Millions of middle earners will be more than £3,500 poorer because of plans by Rishi Sunak for a stealth raid on income tax that will last at least six years, analysis has shown.
The prime minister and Jeremy Hunt, the chancellor, are thought to have agreed to extend until 2028 a freeze on income tax thresholds that had been due to end two years earlier. The agreement came at a meeting on Monday to discuss how to plug the £35 billion gap in public finances.
Freezing tax thresholds at a time of high inflation drags millions more workers into paying more tax every year because a greater share of their wages are pushed into higher brackets — a stealth tax known as “fiscal drag”.
Figures released by HM Revenue & Customs in June showed that 6.1 million people — the equivalent of one in six adults — paid the higher rate of income tax because of the freezing of thresholds, up from 4.2 million in 2019. A total of 629,000 paid the highest level — 45 per cent on earnings above £150,0000 — up from 421,000 in 2019-20.
Income up to £12,570 a year is tax-free, a sum known as the personal allowance. Workers pay 20 per cent up to £50,270, 40 per cent up to £150,000, and 45 per cent above that.
Last year, when Sunak was chancellor, he announced that he would stop raising tax thresholds until April 2026, accelerating the process of fiscal drag.
Analysis conducted yesterday by the accountancy firm Blick Rothenberg shows the damaging impact that freezing the personal allowance and other tax thresholds until April 2028 would have on workers’ take-home pay, potentially dragging millions more workers into higher brackets and pushing more of their income over the tax-free personal allowance.
It shows that someone earning £50,000 a year would have paid £3,659 more in tax overall by 2028 if thresholds were frozen every year until then instead of rising with inflation. Someone earning £100,000 a year would be £8,229 worse off owing to the creeping yearly impact of inflation and frozen thresholds.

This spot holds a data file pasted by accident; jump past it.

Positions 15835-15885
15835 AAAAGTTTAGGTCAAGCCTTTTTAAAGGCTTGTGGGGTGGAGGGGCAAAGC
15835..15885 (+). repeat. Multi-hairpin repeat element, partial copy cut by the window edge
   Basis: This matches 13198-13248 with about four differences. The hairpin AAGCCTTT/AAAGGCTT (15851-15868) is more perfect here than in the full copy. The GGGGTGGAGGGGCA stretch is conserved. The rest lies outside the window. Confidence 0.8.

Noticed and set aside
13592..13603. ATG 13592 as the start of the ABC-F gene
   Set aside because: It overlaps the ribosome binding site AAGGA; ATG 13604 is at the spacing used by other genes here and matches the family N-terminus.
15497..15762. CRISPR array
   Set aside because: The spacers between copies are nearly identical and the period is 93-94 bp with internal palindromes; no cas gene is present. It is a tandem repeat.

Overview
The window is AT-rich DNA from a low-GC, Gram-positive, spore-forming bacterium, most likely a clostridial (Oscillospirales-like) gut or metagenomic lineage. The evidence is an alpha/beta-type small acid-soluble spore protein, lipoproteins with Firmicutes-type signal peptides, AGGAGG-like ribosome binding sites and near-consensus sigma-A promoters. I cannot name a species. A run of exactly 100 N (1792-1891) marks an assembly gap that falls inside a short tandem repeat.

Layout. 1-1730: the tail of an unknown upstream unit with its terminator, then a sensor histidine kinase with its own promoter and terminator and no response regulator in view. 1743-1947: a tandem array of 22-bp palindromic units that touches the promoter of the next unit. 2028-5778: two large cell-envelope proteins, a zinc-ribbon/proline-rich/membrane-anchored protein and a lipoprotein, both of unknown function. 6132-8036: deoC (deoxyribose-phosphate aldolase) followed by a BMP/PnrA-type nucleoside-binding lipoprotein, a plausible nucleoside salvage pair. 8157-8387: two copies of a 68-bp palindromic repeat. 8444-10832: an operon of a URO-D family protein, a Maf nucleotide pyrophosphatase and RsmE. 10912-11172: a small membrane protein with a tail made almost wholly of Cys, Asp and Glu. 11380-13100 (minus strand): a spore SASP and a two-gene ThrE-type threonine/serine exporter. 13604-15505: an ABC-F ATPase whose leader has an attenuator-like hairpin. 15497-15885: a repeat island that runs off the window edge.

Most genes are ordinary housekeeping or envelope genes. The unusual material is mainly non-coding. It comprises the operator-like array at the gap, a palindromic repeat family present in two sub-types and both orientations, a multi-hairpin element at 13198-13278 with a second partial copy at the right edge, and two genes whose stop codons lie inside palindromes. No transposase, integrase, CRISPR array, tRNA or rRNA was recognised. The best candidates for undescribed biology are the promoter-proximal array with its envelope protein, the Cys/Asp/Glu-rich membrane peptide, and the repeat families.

The calculations assume that inflation will average 7 per cent next year, and then drop by 1 per cent each year until reaching 3 per cent in 2028, in line with many analysts’ predictions. They also assume that the worker is an employee and is paying national insurance, which stays in line with the personal allowance.
“Inflation is soaring, hitting its highest level in 40 years, with the knock-on effect of the previous government’s decision to freeze income-tax thresholds and allowances now really beginning to bite,” Joe Neal, a tax manager at Blick Rothenberg, said.
“In prior years taxpayers might have expected at least some relief with an increase each year in their tax-free personal allowance. However, with inflation as it is, no movement on thresholds until 2026, and rumours this freeze might well be extended, taxpayers will find their pay packets just don’t stretch as far.”
The government believes that extending the freeze in thresholds at the next budget, due to be delivered on November 17, would raise about £5 billion a year by 2027-28. The Treasury has been accused of burying the details of the levels of tax that earners are liable for after announcing that it would cease publication of a series of regular figures on the amount of income the department receives.
Documents placed on the government website reveal that HMRC is to cut or alter a third of its statistical publications each year because of a lack of resources, which critics said could hamper people’s ability to understand the extra tax burden they face.
Among regular statistical releases to be axed in the spring are an annual table showing tax liabilities in proportion to people’s income, a set of data on child benefit claims, and a yearly statistical analysis on inheritance tax receipts.
HMRC disclosed that it intended to scrap the figures as part of a consultation exercise that began last week and is due to end on January 16. It said that it would announce its final plans in the spring after reading the responses to the consultation.
An HMRC spokesman said: “Our focus should be on quality, and we want to use our resources to prioritise statistics that add value, are robust and that people use.”